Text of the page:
A dizzying assortment of cards and office supplies packs this East Village institution, where you’ll find polka-dot Crane & Co. thank you notes (10 for $19), gel-tip pens in a rainbow of colors ($2–$4) and a vast selection of postcards printed with vintage black-and-white photos of NYC ($1). You can also stock up on 3-D decorated cards by Papyrus ($5–$8) and metallic gift boxes for jewelry and other trinkets ($1–$4.50).
Stationers, brides and DIYers all flock to this warehouse-like standby for custom invites and supplies for creating their own. Grab boxed cards ($10–$40), individual sheets of paper in a rainbow of shades (from $1), glassine envelopes ($5–$16) and tags ($3 and up) from its well-rounded stock.
Skip the Evite and go old-school by picking up invitations at this stationary store, started by Cali transplant Raegan Hirvela. Its walls showcase paintings from local artists, and the ceiling is adorned with paper airplanes. Wrap a present with Seltzer Recycled’s funky skull-and-crossbones gift paper ($3 per sheet) or Art with Heart’s robot-patterned paper ($8); then personalize it by filling out one of Snow & Graham’s assorted watercolor alphabet note cards ($12 for a box of five cards with envelopes). Or just skip the stress of gift giving altogether, and buy yourself a silk-screen-covered journal to pour your heart out ($12).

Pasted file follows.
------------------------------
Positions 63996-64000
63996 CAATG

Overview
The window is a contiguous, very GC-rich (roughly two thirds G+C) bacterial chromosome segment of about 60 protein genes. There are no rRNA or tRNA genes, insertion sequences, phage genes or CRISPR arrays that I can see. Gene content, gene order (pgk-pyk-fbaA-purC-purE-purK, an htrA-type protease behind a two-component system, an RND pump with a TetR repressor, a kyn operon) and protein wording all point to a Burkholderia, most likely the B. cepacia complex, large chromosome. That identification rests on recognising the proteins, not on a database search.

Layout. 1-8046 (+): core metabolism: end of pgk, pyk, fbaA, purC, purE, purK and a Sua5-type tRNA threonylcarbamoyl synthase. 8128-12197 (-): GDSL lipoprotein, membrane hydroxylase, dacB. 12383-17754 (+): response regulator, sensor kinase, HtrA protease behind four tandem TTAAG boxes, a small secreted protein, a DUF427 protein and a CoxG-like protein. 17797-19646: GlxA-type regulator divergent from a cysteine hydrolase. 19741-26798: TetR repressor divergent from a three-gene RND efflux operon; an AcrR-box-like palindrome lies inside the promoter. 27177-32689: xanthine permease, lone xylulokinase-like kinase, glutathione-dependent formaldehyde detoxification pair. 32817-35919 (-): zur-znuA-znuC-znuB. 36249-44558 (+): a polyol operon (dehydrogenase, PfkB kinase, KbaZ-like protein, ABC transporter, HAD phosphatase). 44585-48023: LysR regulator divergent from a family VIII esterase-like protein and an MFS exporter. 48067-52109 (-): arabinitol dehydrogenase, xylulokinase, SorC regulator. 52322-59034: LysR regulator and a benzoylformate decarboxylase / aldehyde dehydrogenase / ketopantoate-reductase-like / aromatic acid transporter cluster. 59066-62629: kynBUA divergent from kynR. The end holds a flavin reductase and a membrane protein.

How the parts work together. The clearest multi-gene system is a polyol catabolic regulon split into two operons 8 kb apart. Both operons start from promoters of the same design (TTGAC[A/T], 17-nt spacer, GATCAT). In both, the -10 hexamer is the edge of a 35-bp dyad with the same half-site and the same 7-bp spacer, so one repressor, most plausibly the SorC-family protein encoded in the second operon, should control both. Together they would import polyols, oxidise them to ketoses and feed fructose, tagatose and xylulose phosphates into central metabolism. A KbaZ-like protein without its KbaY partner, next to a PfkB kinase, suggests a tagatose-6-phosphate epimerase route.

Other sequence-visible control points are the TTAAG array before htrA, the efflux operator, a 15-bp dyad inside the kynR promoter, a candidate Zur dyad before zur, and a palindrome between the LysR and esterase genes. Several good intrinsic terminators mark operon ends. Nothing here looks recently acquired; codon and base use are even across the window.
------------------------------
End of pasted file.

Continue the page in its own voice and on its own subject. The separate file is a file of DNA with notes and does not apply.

Crafting connoisseurs flock to this paper haven. Since the original Paper Source opened in Chicago in 1983, founder Sue Lindstrom has provided handcrafted decorative papers, tongue-in-cheek greeting cards, artful wrapping paper and charming stationery. The gargantuan space hosts demonstration tables, where you can watch and participate in crafting workshops ($25–$40) such as bookbinding, card-making and rubber-stamping. Or save your bucks, and stop by for free in-store demos like holiday gift-wrapping tutorials; then take a peek at the inspiration boards to get ideas for your own crafting endeavors. But with more than 40 colors of card stock and envelopes, 500 greeting cards, countless rolls of ribbon in a rainbow of colors, and imported papers from Japan, India, Nepal, Thailand and Italy, the creativity should come easily. There are also ample gifts, including paper monkey puppet kits ($16), owl place-card kits ($14) and 2011 Wall Art monthly calendars ($28).